Just Clever Enough by Half
Lawrence Summers, the former Treasury secretary, has joked that Republicans oppose a VAT – a national sales tax – because it's a money machine, while Democrats loath it because it is regressive. We'll get a VAT, he suggested, when Republicans figure out that it is regressive and Democrats discover that it is a money machine.
Summers has a point. Most economists believe that taxes on consumption, like the VAT, are growth-friendlier than income taxes because they don't reduce the incentive to save. That very advantage is what makes the VAT regressive – poor people can't afford to save. Nonetheless, VATs are ubiquitous in Western Europe (and pretty much everywhere else) because they make it possible to raise a lot of revenue without generating much popular wrath.
I would argue, moreover, that a VAT carefully earmarked to pay for government health care (Medicare, Medicaid, the Children's Health Insurance Program) would not fuel growth in government. Indeed, by putting a price tag for all to see on the fastest-growing component of government spending, it would have the opposite effect.
The idea would be to use VAT revenues to cover federal expenditures for medical care that exceeded the payroll-tax revenues and insurance premiums already dedicated to those programs. (I would not include the subsidies built into the Affordable Care Act, because, among other things, the Congressional Budget Office estimates the law is self-financing.) I would also eliminate the tax-free status of employer-sponsored health insurance – admittedly, no easy sell – raising $300 billion annually in income and payroll taxes, and adding the money to the health care pot. Then I would specify – by statute – that the VAT should be adjusted periodically to cover the remaining deficits of the federal health care federal programs.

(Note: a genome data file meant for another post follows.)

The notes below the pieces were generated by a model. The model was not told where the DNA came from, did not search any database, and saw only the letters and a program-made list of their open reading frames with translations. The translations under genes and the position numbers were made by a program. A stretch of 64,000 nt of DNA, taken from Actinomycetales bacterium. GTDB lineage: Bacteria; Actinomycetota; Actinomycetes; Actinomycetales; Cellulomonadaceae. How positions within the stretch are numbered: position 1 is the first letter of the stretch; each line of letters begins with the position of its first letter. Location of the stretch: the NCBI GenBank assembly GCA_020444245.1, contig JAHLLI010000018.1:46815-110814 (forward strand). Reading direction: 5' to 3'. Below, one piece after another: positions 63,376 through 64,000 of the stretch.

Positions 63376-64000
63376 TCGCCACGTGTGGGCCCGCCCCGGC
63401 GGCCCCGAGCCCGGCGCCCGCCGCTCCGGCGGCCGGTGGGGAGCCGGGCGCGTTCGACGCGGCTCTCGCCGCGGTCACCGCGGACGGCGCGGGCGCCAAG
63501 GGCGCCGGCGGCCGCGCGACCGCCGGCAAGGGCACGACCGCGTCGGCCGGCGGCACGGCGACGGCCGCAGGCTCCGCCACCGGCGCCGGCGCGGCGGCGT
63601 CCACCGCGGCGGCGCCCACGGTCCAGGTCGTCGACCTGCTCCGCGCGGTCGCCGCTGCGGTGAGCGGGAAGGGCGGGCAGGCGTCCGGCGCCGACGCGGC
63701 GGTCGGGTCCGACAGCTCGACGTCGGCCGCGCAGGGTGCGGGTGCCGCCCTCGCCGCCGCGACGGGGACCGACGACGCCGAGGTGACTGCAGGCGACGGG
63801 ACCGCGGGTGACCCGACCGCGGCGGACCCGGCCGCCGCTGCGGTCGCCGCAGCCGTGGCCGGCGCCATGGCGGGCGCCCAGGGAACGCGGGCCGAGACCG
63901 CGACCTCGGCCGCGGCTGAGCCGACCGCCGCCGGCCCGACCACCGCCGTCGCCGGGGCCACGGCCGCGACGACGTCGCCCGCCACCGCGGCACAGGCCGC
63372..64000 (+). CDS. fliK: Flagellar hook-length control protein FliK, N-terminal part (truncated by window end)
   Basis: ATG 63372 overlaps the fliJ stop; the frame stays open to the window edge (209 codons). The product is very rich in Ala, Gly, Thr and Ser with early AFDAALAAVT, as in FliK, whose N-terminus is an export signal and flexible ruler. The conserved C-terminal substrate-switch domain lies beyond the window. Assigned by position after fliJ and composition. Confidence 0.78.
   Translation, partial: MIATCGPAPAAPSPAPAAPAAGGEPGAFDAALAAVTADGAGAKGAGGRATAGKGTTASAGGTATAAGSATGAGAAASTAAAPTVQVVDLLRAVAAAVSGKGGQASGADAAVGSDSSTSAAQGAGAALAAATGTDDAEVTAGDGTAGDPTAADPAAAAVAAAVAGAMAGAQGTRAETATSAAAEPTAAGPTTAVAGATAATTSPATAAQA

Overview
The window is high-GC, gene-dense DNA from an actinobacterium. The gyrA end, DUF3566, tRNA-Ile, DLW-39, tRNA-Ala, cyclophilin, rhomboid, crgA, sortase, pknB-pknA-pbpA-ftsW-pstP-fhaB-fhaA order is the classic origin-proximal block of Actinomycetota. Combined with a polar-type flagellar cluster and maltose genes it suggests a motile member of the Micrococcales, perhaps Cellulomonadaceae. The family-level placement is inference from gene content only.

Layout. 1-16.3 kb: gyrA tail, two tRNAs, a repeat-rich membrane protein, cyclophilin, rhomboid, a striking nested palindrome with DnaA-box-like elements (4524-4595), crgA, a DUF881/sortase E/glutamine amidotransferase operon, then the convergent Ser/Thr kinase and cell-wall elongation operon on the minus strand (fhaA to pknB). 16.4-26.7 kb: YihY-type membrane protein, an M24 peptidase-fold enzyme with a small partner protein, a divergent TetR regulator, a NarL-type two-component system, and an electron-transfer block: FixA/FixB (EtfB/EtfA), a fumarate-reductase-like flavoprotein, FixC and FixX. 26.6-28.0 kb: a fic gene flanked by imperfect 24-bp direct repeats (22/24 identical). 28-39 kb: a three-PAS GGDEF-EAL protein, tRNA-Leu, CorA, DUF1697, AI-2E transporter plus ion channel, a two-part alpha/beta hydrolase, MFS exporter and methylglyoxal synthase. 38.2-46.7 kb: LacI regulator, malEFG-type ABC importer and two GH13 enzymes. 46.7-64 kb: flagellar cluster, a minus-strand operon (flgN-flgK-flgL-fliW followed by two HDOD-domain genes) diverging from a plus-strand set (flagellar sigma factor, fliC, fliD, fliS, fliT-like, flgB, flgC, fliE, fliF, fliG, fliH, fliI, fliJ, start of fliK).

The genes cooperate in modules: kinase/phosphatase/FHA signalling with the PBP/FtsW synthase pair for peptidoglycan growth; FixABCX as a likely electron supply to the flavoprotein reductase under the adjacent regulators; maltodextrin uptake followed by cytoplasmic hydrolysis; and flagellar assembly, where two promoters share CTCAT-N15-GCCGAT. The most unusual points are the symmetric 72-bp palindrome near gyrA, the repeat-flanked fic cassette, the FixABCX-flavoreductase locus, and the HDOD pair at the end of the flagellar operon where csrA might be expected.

Actually, earmarking a VAT to pay for health care is not a new idea. Henry Aaron, the Brookings Institution health guru, suggested an earmarked VAT as one way to finance universal coverage way back in 1991.
I think there are several advantages to this approach. As noted above, a consumption tax does not distort the trade-off between current and future consumption (the fruits of savings), as an income tax does. And the inherently regressive nature of a VAT could be easily offset with refundable tax credits to those with low incomes – as earlier proposed by Prof. Michael Graetz of Columbia Law School.
Several years ago, the Tax Policy Center estimated that a 6.5 percent VAT as part of a sweeping tax-reform plan could allow a cut in the current top individual income tax rate from 39.6 percent to 27 percent and leave some revenue left over for deficit reduction. A VAT closer to 15 percent would allow much more significant cuts in income tax rates (or more concessions on tax subsidies to build a winning political coalition).